I watched as the man lowered her, screaming, down to the bottom floors of the rotting mansion. The rickety, rope-hung elevator still showed signs of its past grandeur. Her hands grasped the tarnished gold rails with their art nouveau flourishes: a beautiful cage. The elevator clanged against the basement floor. She ceased crying out, as though resigned to her fate. The man who had held the ropes was gone, footsteps receding on the wood floors above.
With a slight falter, she swung wide the door of the elevator cage. The metallic groan of its hinges echoed among the cobwebs and the empty rooms. She was utterly alone. Or was she? A sound, somewhere through the dark. The house settling. Or was it the scrape of a shoe against floor? My chest froze as I watched her step from the elevator into the darkness.
“Hello?” she called, and I wanted to shout, Don’t speak! Run! Hide! But she moved forward without the fear I felt. And there was that sound again, deliberate. Not the house settling: a footstep. Then another and another. A hulking figure stalked her through the dark, a half-human monster. As the moments became years in that basement, her dress became tatters, her body only a skeleton of blue-white beneath the ribbons of fabric. He did not kill her but did not leave her, the man-monster, always lurking in the shadows nearby, her own Frankenstein.
I don’t know how I saw her, only that I could see her whole life trapped in that basement with him. Just before I woke and ran down the hall to my parents’ bedroom in my footed pajamas, crying and shaking with the remnants of the dream, I was crossing over the hill toward the dilapidated mansion in the distance. A rescue mission. I would bring her home safely.
Amazing the power of dreams. This nightmare came to me when I was eight, yet I still remember it as vividly as if it were last night. Not just the details and the visual images, but the emotion of watching helplessly as that woman grew old in the basement of a wrecked mansion with her monster companion. Dreams can be like that: vivid and so very real. A world our own minds create, but which we cannot control.
With writing, sometimes my best work is like a dream: a product of my subconscious that carries itself along best when I get out of the way. (Click to Tweet) Our best ideas, the ones that really take root and movement and grow life of their own, are like that childhood dream of mine. We cannot always trace their roots, but they bloom and grow almost of their own volition and will. They are full of life and haunt us, in good or bad ways. These pieces are the ones that require less work and maybe only a delicate pruning at the end. They come with a sense of accomplishment and fulfillment, like the feeling I had at the end of my dream as I rounded the top of the hill to save the woman trapped in the basement.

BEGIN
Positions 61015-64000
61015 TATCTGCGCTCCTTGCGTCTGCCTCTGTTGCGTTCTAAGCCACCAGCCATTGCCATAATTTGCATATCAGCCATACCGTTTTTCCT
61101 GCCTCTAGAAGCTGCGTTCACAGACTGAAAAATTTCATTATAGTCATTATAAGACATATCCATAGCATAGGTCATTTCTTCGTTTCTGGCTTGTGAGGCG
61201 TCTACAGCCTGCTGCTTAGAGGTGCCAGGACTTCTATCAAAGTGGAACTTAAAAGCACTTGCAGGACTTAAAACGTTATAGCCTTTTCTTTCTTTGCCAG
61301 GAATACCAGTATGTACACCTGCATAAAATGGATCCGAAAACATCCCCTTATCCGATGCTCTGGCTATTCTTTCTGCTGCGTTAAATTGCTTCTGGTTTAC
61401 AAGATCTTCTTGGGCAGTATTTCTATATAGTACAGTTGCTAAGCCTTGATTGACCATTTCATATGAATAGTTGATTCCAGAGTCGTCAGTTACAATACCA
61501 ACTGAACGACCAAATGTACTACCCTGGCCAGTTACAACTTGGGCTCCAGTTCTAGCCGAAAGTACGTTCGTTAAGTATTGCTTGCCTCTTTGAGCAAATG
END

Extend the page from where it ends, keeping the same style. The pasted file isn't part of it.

Have you had this experience lately? Have you had it ever?
Writing does not always come with this ease. Often it is simply sweat and commitment.A lot of it. (Click to Tweet) Determination to sit at the keys or with pen in hand, working one sentence, one word at a time. There is a great sense of accomplishment also that comes from that kind of writing as well—knowing that your work came from sweat and sheer will. We sometimes ride the words with ease, bareback, and other times must wrangle them like wild ponies. (Click to Tweet)
Whether your writing at the moment is alive and carrying you along or whether you are driving it with hard work and gritted teeth, I’m glad you are here and hope that you share your work with us. The “us” being a very small community of varied bloggers coming together weekly to share our Not So (Small) Stories.
This week, the prompt is memory or dream.
I like prompts that are general and meant to do what their name suggestions: inspire. Not control or corral you into a particular type of post. Be free and run with it.
The rules of this community are simple: link up something new and link back to this post, whether by the code with the button in my sidebar or a simple text link. And because I hope that this will BE a community, don’t simply leave a link—go visit the other links. Let them know you were there by a comment. Share via your social platforms if you feel so led. I will be visiting all the links during the next week and sharing, even if it takes me all week to do it. The link will close Saturday, so you have some time!